Delaneux History, Family Crest & Coats of Arms

Early Origins of the Delaneux family

The surname Delaneux was first found in Champagne, where early members of the lineage first settled. The name can also be traced to the île-de-France.

Pierre Naud, son of Jean and Marie (née Martin) of Saintonge, was a French soldier that settled in Canada in the 17th century. He married Marie-Thérèse Garant, born on 29th July 1672, daughter of Pierre and Renée (née Chamfrin), in 1692. He married again at Saint-Michel, Quebec to Marie-Jeanne Gaboury, daughter of Louis and Nicole (née Soulard), on 20th April 1716. [1]

Important Dates for the Delaneux family

This web page shows only a small excerpt of our Delaneux research. More information is included under the topic Early Delaneux History in all our PDF Extended History products and printed products wherever possible.

Delaneux Spelling Variations

Spelling variations of this family name include: Naud, Nault, Neault, Naudet, Naudé, Naudin, Naudy, Naudet and many more.

Early Notables of the Delaneux family (pre 1700)

Notable amongst the family during this period was Gabriel Naudé, a famous bibliographer who was considered to be one of the most educated men of his time. Born in Paris in 1600, he became a successful philosopher and developed a passion for medicine. Philippe Naudé, born in Metz in 1654, was a mathematician and theologian; Philippe Naudé, son of the former, was also a mathematician in Metz. Denis Nault was a literary hack and a judge in Luzy, a town near Nevers, and in Toulon-sur-Arroux, in the bailiwick of Montcenis, during the...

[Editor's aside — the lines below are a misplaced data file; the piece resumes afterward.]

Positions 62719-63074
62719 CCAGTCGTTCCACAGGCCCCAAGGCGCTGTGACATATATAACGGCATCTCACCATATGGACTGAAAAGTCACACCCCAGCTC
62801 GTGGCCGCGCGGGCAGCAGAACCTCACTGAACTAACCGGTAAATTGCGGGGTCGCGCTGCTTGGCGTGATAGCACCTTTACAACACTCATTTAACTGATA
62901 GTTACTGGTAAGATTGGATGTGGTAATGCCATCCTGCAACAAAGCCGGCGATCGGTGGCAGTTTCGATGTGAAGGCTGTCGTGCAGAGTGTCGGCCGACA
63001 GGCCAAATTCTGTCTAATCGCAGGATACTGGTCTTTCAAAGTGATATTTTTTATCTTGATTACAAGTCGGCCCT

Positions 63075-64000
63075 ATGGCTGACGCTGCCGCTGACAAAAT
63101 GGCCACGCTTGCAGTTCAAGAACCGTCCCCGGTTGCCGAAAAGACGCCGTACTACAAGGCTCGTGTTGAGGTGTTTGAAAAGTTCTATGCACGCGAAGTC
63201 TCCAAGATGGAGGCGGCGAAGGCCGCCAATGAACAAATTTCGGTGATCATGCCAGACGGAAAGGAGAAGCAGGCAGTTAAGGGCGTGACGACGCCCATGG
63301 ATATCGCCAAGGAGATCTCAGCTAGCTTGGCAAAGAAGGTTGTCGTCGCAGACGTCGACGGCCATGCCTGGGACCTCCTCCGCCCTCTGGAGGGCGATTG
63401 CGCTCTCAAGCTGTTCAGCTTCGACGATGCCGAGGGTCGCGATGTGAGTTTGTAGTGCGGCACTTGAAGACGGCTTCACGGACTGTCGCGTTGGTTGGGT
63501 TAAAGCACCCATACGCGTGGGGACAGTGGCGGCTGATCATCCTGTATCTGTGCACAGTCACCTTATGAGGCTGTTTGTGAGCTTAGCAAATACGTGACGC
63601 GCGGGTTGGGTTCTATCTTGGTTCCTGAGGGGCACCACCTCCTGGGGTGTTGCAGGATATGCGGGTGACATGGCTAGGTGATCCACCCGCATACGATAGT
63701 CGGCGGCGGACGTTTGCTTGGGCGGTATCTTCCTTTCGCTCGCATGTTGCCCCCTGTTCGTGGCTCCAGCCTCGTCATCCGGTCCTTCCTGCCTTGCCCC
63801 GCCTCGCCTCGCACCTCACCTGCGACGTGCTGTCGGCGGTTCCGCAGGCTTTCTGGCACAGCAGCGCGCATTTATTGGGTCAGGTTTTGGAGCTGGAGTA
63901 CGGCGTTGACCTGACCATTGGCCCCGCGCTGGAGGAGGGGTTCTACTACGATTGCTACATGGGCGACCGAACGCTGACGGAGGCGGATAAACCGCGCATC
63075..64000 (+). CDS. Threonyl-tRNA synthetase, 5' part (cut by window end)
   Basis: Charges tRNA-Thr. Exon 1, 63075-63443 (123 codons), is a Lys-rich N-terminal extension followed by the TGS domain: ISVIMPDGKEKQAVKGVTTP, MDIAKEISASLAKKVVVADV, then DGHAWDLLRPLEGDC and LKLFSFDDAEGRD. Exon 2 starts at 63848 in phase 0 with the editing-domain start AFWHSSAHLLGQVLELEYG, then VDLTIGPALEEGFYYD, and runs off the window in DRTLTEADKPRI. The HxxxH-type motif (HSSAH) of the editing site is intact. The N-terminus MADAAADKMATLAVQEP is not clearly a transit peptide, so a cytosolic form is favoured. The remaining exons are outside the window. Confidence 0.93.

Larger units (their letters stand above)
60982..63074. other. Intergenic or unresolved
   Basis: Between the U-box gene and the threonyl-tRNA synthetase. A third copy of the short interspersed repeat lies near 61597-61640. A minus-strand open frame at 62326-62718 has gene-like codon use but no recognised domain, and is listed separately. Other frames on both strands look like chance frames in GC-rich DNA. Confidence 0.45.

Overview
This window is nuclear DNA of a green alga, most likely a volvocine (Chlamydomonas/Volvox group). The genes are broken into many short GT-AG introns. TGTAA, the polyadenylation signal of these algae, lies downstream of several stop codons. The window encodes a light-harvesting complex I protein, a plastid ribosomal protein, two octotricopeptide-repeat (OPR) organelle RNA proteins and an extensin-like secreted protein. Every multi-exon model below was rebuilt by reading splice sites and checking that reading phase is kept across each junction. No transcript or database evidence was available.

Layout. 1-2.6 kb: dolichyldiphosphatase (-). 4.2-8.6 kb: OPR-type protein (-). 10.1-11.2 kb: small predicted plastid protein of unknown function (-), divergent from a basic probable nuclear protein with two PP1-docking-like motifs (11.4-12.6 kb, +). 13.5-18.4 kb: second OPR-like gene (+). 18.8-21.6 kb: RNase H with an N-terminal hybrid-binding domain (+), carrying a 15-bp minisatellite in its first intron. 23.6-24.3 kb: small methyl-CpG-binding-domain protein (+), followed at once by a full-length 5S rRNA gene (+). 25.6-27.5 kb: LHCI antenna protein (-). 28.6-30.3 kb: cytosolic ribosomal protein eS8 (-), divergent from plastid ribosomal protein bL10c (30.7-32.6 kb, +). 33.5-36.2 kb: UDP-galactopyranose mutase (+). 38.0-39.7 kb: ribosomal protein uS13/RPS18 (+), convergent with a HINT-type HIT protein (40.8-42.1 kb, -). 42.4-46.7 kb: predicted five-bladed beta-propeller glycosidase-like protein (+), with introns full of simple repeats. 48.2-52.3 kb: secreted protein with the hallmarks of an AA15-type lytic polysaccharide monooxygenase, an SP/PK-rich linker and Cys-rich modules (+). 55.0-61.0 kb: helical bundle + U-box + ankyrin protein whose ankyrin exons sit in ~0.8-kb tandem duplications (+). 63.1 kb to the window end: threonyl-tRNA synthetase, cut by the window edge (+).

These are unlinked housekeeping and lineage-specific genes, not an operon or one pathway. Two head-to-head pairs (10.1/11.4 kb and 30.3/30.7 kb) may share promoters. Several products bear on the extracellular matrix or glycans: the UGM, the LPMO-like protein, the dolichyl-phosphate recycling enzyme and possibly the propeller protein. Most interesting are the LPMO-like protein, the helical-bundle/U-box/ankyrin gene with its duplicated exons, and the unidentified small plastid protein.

Another 92 words (7 lines of text) are included under the topic Early Delaneux Notables in all our PDF Extended History products and printed products wherever possible.

Migration of the Delaneux family

Some of the first settlers of this family name or some of its variants were: 180 individuals who arrived from France onto Canadian shores between 1600 and 1900. Most came during the nineteenth century, but a few immigrated earlier, such as René.

Citations

  1. ^ Olivier, Reginald L. Your Ancient Canadian Family Ties. Logan: The Everton Publishers, Inc., P.O. Box 368, 1972. Print
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